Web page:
Kerry Finsand at Taplister has the exclusive scoop on Hopworks Urban Brewery’s upcoming Gigabit IPA. Kerry, Sheldon Renan and Teresa Boze put their networks to work and the wonderful folks at Hopworks stepped up to create a beer that will honor Portland’s efforts to see a high-speed, open fiber network built.
The logo was created by Portland’s own Bram Pitoyo, and we certainly hope that the folks in Mountain View will see it as an homage and invitation to come enjoy a pint or two of one of Portland’s finest productions.
Someone on twitter recently mentioned Molalla Communications Cooperative as a nearby existing fiber-to-the-premises network. It is, and there are others. It has better bandwidth and pricing than we get from incumbents here in Portland, their X-Fon product has 40 Mbps down, 10 Mbps up for under $50/month. However, looking at their fine print, we find this clause:
“You shall not connect servers of any type to the Services. Molalla Communications reserves the right to suspend or terminate Service without advance warning if a violation of this policy is detected.”
If you take that literally, and I think you have to, it would mean no Linux boxes that you can log into remotely, no web servers, no business email servers, no other “normal” internet services. It prevents you from using off-site system administrators to help you solve technical problems. In many realistic circumstances, this restriction makes the service unacceptably limited. Comcast has similarly restrictive terms of service. Service providers seem to like the bright line between producers and consumers, that you are a consumer and a consumer only. “We went to the trouble of labelling you, stay in your damned box!”
Users of infrastructure should pay for the infrastructure, but having done so, they should have the ability and freedom to use that infrastructure for what they want, not limited to some artificial set of consumption-only activities. Ward Cunningham tells the story of how he changed the world because he could provide a service over a 14,400 baud modem with a $300 computer under his desk that let people communally develop and refine ideas about computer programming. The “no servers” rule would strangle in the cradle just that kind of innovation and collaboration that can make progress possible and life for everyone better. Maybe there are no creative people in Molalla (I know that’s not true), but there are in Portland. A Portland fiber network cannot have a restriction like that and be considered a success. This is why an open-access model, where many providers on the same infrastructure compete on price, quality and terms-of-service is essential.
Qwest, our local phone company–the company that owns all of the phone lines in the city, ran this full page ad in the Oregonian. Qwest is eager to advertise their “Fiber-optic* fast connection speeds up to 20 Mbps.”
What Qwest is less eager to advertise is the little asterisk on “fiber-optic” which leads to the fine print “Fiber-optics exist only from the neighborhood terminal to the Internet.” So, if you happen to live in the neighborhood node, this is a pretty great deal. Unfortunately, the node in my neighborhood is about 4 or 5 blocks away, and the size of a doghouse. Really, Qwest is selling plain old DSL, but they’ve moved the DSLAM (the device that creates the DSL signal on the phone line) into a box in your neighborhood, and connected it back to their office with fiber-optics. They could just as easily call their service “Ethernet fast connections,” because somewhere, far away from your home, they use Ethernet to connect equipment to the Internet.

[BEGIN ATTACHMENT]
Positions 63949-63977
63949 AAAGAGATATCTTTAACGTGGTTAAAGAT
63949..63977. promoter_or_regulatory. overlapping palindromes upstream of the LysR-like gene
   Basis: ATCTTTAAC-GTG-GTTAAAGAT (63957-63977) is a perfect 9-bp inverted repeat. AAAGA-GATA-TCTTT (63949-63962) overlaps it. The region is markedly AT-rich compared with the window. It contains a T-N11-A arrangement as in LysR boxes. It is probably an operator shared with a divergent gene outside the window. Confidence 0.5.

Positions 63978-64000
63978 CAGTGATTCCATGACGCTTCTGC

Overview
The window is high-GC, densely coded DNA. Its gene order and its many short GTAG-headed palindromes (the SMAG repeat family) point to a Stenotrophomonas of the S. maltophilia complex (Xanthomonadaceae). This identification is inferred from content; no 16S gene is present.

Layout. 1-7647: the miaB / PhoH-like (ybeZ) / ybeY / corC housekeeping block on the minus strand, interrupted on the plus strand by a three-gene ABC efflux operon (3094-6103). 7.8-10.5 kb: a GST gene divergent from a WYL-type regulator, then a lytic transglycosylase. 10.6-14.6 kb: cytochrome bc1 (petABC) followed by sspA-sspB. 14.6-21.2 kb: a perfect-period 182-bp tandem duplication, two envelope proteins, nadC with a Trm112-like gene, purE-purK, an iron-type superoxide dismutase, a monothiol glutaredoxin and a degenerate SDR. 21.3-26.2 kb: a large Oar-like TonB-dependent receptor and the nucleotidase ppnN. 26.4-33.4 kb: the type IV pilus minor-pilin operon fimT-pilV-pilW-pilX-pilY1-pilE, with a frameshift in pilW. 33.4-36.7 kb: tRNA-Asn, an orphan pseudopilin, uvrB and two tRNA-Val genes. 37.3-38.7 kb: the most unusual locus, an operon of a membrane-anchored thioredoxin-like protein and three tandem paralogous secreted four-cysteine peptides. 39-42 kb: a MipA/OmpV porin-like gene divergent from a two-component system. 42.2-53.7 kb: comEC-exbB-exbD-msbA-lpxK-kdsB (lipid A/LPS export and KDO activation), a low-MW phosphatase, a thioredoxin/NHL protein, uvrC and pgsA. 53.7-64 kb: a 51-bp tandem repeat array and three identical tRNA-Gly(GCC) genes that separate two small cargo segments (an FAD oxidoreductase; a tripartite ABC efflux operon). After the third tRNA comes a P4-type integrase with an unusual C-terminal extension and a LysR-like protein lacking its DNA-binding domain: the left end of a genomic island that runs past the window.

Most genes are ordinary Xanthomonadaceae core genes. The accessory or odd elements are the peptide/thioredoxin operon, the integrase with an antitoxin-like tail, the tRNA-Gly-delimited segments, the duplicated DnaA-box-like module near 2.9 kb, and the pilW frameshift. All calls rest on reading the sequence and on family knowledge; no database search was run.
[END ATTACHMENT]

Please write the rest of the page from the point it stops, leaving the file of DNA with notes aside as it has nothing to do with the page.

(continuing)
Don’t be fooled by DSL service disguised as fiber-optics. The only truly fiber-optic service is one where the connection between your home or business all the way back to the data-center is fiber-optic. That is the only fiber service that will offer 1Gbps speeds. The best fiber service will also be open-access, allowing any service provider to compete to offer you the services you want. Qwest’s fake fiber doesn’t provide any of that, but open-access, community fiber would.
Qwest’s ad calls their service “100% fast. 50% off.” It would be more accurate to call it 50% fast, and 100% off. Qwest doesn’t offer fiber speeds or fiber service and they never will. That’s one reason Portland responded to Google’s Fiber for Communities RFI, and it’s one reason that we shouldn’t be content until we have a citywide, open-access, fiber to the home infrastructure.
Teresa Boze writes:
An invitation to the Beer and Blog and the Creative Community to celebrate wiki’s 15th Birthday, and PDXfiber’s 1Gb 1st.
“We changed the way the way software code was done world wide because I could”- Ward Cunningham, Wiki inventor.
The small miracle under Ward Cunningham’s desk that became wiki began 15 years ago. http://www.youtube.com/watch?v=mPNJuHje4w4 @BeerandBlog and the creative community are invited to help celebrate WikiBirthday 15 at AboutUs, and meet their very special guest, Mark Ivanov, co-founder of DavisWiki, “the world’s best civic wiki.”
In the spirit of open access, AboutUs invites the creative community and Beer and Blog to come on up and celebrate the #PDXFiber advent of 1GbFiber’s beginnings. Let’s be the city with the platform for the Killer App! “Everything wants to be connected.”- Sheldon Renan, Ubiquitous Netness
107 Southeast Washington Street
Portland, OR 97214
Friday, March 26th
entry after 6:15 if no one at the door, call:
For entry call:
503-488-5763 enter 5
Impressive testimony from three Portland students.
City staff testifying in favor of the City’s response to the Google Fiber for Communities RFI.